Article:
Tahoe-Truckee Market Beat: The benefits of a Health Savings Account
Health Savings Accounts or HSAs can be excellent financial planning tools. If you’re saving for retirement and have maxed out your IRA or employer sponsored retirement plan contributions, you can use an HSA to get further tax deductions and more money growing tax deferred that can be used for retirement if it’s not needed for qualified medical expenses.
To be eligible for an HSA, you must be enrolled in an HSA-qualified health plan, cannot have an FSA (Flexible Spending Account), and you cannot be enrolled in Medicare, Medicaid or Tricare.
HSA-qualified plans are high deductible health insurance plans. Your insurance provider or human resources person should be able to tell you if your health plan is HSA-qualified.
For 2016 the minimum deductible to qualify for an HSA is $1,300 for an individual or $2,600 for a family plan. The max out of pocket expense is $6,550 for an individual and $13,100 for a family.
The contribution limits for 2016 are $3,350 for an individual and $6,750 for a family plan. An extra $1,000 catch up provision is available for persons over the age of 55. Contributions are made on a pre-tax basis.
Distributions for HSAs can only be used for qualified medical expenses. If you take a distribution that is not qualified it is subject to income tax and a 20% tax penalty.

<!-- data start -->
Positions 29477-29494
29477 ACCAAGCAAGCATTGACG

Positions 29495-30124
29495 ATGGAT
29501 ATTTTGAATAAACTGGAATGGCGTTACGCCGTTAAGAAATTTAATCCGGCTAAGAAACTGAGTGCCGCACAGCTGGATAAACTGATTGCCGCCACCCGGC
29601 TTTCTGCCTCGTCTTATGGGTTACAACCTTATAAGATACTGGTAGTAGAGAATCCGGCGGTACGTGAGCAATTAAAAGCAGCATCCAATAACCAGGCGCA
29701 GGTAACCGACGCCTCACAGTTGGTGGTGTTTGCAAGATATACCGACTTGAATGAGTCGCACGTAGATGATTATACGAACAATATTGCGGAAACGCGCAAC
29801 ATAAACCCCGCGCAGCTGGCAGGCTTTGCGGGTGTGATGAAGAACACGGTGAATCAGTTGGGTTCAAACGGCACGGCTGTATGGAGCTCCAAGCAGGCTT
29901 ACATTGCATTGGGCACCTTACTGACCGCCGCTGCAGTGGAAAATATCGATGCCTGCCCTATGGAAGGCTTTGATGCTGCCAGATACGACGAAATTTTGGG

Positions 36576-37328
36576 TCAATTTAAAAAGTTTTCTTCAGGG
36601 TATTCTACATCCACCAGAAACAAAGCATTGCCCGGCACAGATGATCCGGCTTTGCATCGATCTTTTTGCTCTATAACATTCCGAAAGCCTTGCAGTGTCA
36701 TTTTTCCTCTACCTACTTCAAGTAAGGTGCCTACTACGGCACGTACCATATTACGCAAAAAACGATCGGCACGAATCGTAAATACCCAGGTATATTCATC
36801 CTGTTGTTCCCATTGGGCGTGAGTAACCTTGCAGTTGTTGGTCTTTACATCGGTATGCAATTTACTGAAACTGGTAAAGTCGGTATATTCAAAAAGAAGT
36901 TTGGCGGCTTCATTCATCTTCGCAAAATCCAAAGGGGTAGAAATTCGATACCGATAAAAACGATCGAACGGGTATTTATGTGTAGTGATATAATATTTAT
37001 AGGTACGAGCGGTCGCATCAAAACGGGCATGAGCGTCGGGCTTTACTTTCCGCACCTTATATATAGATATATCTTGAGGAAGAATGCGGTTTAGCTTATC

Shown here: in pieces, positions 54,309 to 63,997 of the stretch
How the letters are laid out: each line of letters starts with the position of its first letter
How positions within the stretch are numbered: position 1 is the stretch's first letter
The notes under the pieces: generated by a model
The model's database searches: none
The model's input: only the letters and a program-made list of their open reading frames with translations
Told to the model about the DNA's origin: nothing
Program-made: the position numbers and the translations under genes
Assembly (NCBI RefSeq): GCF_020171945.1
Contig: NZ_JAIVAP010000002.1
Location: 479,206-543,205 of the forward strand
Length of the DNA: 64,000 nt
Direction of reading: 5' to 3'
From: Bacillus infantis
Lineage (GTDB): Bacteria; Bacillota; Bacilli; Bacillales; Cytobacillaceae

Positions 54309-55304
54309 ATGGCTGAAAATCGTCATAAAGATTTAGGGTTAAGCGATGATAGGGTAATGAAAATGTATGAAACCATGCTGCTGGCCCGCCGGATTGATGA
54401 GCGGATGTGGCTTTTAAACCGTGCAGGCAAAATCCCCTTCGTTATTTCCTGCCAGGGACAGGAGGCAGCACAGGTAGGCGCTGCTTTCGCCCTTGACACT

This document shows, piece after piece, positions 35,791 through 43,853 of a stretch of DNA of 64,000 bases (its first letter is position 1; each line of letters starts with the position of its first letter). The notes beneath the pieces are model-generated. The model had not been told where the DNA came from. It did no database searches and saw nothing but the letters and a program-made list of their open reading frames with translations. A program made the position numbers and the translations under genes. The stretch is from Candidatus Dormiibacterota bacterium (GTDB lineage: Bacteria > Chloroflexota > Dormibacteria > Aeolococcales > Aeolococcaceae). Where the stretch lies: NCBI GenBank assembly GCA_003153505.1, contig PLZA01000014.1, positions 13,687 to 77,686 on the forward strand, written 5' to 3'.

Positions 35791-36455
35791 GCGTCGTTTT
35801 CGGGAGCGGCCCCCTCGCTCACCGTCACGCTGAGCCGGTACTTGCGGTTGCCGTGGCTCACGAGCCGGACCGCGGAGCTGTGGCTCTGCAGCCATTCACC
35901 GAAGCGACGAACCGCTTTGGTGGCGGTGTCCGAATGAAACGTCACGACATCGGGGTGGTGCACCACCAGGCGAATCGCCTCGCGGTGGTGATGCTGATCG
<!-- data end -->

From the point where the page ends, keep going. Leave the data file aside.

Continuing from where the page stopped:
Once you reach age 65 you no longer have to pay the 20% penalty, but still have to pay income tax on nonqualified distributions, so they are similar to traditional IRAS in that regard. If you don’t need your savings for medical costs they can be used to supplement your retirement income.
Funds within an HSA can be invested in a variety of mutual funds similar to your IRA or 401k account and they get the advantage of tax deferred growth, just like an IRA.
Here’s a simple hypothetical example. Say you’re 35 years old and don’t have access to an employer sponsored plan, so you use an IRA. Your contribution limit on the IRA alone is $5,500 per year; if you maxed that every year for thirty years and got a 7% return, your retirement account would grow to $480,406 at age 65.
If you added an HSA and didn’t need the funds for medical purposes, you could save an additional $3,350 per year pre-tax and the two accounts would grow to a total of $773,017.
Kenneth Roberts is a Truckee-based Registered Investment Advisor. Information is at his blog at http://www.sellacalloption.com or 775-657-8065. The mention of securities should not be considered an offer to sell or solicitation to buy investments mentioned. Consult your investment professional to understand the risks and/or how the purchase or sale of these investments may be implemented to meet your investment goals. Past performance is no guarantee of future results.
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